The Pioneers of the Small-Group Movement

The Pioneers of the Small-Group Movement

Learning from the past as we head into the future
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Both of these men are still driven today to see the small-group movement return to its original outward orientation—its missional priority. When either talks about what some churches are doing in this direction, he moves to the edge of his chair and talks with passion. While their physical voices may be starting to weaken, their voice in the small-group movement is strong and clear.

Their concern about small groups and the small-group movement turning inward rather than remaining missional in nature has been a real concern for more than 50 years. In 1967, Donald James, director of the Pittsburg Experiment after the retirement of founder Sam Shoemaker, said, "The biggest danger of the small-group movement is that as individual members begin to get 'changed,' they sometimes tend to form pious cliques that meet only to mirror their own goodness, and under the guise of study withdraw from the world rather than seek to be used by God to become his lights in the darkened situations of our communities."

Church of the Saviour experienced a similar pattern as far back as 1958. They found that, over time, in their initial fellowship groups something happened that was "like the going out of a light." Many people were experiencing a new awakening to Christ, O'Connor says, "but although we maintained strong programs of study and prayer, no group did anything significant in the way of service." O'Connor confesses, "We had ceased to be the Christian Church when we were no longer seeking to give our lives away." So over a period of six weeks, the church transitioned to mission groups. These groups had three functions: to nurture its own members, to serve, and to evangelize. O'Connor clarifies that the structure—whatever it was at the time—was irrelevant. The values and goals of the group were much more important than the structure.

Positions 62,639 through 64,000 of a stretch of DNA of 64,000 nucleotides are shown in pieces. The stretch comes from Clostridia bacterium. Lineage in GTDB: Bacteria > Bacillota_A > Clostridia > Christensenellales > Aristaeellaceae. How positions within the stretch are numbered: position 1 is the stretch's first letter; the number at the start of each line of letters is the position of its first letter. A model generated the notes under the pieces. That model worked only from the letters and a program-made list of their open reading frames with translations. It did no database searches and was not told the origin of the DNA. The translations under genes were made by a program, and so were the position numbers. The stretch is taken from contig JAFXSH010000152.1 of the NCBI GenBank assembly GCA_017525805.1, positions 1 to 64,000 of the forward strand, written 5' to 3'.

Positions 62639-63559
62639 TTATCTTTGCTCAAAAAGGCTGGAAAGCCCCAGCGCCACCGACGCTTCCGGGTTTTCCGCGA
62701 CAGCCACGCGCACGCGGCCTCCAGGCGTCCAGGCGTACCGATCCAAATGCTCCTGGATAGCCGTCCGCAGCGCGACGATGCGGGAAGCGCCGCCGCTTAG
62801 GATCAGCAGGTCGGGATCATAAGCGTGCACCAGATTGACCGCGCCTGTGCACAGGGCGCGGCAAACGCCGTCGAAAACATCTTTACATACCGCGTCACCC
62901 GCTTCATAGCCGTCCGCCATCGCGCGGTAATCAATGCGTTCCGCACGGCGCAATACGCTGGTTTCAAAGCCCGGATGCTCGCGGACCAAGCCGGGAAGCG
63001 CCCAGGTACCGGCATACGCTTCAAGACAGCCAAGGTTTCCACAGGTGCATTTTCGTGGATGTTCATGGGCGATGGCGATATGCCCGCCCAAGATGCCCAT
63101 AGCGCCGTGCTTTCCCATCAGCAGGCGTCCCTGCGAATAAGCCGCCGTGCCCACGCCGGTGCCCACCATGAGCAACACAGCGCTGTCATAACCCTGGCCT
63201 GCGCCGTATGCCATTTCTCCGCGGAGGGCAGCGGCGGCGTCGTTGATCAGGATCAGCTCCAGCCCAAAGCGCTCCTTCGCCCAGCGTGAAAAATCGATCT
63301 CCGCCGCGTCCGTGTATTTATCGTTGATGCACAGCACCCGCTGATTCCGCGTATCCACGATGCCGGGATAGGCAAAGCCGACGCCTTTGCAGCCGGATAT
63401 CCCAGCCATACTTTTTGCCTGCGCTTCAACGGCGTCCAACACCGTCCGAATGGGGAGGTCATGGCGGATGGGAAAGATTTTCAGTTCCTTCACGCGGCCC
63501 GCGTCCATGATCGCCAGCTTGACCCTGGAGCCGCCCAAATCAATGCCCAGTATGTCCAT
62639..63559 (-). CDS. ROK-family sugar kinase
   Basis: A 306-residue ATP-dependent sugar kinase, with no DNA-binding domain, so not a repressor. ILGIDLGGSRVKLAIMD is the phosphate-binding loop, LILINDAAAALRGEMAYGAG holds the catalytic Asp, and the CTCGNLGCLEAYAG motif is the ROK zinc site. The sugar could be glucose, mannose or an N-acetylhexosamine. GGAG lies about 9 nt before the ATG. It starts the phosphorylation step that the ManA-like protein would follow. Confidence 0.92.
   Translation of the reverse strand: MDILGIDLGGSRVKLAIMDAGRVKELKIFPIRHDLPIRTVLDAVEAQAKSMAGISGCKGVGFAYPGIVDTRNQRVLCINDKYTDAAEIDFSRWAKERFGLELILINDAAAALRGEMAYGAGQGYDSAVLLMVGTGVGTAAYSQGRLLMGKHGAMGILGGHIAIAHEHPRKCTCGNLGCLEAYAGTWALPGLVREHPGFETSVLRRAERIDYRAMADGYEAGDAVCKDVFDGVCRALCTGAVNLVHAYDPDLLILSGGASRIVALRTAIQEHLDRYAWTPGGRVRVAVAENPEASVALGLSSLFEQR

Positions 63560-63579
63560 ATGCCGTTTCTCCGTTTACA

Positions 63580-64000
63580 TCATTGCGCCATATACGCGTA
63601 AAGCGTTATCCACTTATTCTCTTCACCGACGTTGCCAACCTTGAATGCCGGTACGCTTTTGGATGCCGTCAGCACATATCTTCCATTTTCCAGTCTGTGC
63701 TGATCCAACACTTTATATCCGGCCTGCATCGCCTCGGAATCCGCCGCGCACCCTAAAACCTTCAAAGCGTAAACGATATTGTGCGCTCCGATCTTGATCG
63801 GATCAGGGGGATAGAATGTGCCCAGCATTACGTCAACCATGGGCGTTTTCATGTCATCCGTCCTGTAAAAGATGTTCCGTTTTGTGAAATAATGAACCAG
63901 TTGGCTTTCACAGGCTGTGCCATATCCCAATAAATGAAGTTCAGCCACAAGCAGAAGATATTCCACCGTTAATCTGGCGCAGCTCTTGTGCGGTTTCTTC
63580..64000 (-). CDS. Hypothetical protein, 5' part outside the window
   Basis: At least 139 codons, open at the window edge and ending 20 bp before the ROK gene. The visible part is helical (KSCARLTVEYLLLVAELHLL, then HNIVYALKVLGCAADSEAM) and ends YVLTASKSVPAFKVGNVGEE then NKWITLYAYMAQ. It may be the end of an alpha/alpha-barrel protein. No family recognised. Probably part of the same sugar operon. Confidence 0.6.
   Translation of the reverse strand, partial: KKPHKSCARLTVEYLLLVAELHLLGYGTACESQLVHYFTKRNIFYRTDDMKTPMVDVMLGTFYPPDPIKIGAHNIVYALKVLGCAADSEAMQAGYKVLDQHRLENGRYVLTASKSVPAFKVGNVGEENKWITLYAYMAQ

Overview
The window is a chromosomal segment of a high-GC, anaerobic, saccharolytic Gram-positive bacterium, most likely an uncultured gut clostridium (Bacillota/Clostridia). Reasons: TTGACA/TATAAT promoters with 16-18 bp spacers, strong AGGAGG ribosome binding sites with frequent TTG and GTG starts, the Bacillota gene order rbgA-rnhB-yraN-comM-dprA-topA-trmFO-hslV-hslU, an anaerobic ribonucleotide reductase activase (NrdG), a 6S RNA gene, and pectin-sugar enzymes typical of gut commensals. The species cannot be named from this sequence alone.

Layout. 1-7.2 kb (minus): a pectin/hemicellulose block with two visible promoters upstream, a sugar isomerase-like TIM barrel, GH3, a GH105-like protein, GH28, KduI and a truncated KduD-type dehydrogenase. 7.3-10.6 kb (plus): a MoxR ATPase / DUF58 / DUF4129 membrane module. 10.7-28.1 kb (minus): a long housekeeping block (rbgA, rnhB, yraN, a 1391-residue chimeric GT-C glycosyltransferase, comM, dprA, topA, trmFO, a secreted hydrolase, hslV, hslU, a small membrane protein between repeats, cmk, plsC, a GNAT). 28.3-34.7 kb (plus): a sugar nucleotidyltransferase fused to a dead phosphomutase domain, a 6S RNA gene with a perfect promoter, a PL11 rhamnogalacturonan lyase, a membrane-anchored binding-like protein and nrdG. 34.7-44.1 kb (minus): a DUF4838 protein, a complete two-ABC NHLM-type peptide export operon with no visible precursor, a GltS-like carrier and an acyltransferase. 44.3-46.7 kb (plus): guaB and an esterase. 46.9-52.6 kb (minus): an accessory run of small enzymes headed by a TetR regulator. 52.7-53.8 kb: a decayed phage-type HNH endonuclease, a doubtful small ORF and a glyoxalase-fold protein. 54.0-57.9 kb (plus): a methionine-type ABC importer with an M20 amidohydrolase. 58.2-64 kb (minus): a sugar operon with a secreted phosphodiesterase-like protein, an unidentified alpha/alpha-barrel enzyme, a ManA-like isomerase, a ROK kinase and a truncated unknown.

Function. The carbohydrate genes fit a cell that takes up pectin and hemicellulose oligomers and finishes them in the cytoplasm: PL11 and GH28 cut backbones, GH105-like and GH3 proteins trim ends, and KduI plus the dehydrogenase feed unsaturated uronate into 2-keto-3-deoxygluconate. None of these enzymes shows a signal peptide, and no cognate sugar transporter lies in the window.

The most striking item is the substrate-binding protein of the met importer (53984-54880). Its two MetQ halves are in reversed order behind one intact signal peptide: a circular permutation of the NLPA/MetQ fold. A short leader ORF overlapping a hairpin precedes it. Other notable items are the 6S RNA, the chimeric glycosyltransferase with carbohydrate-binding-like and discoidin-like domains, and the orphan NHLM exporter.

The concerns of those early pioneers started to eventuate in the 1980s and 1990s. Coleman says the church-growth movement at that time hijacked the small-group movement. Thus, small groups took on a new purpose: to close the back door. The idea of small groups being merely an assimilation strategy for the church aggravates Coleman. Neighbour shares the feeling, writing: "If small groups become just another church-growth program that fails to help people experience the presence and power of Christ, they will not effectively train followers of Jesus to become disciples that can make disciples."

Some are beginning to question whether the resources provided to make leading groups easier has made them less effective in their true purposes. Brad Himes, who oversees small groups at Broadway Christian Church in Mattoon, Illinois, says, "It seems that at some point in the late 90s things changed. The VHS/DVD curriculum became popular and small groups began looking like a cookie-cutter ministry where most churches adopted it because that was what other churches had been doing." Himes's church decided to go back to the roots of the small-group movement:

We have been blessed at our church with a husband and wife who were trained by Richard Peace from Serendipity back in the 80s. We have incorporated a modified Serendipity study method for our groups where the leaders are trained to prepare and write the curriculum for each week. We no longer rely on DVD curriculum in these new groups; instead the leaders go through an extensive training program and the groups open up the Bible each week, read God's Word, and the leader facilitates discussion through the passage.

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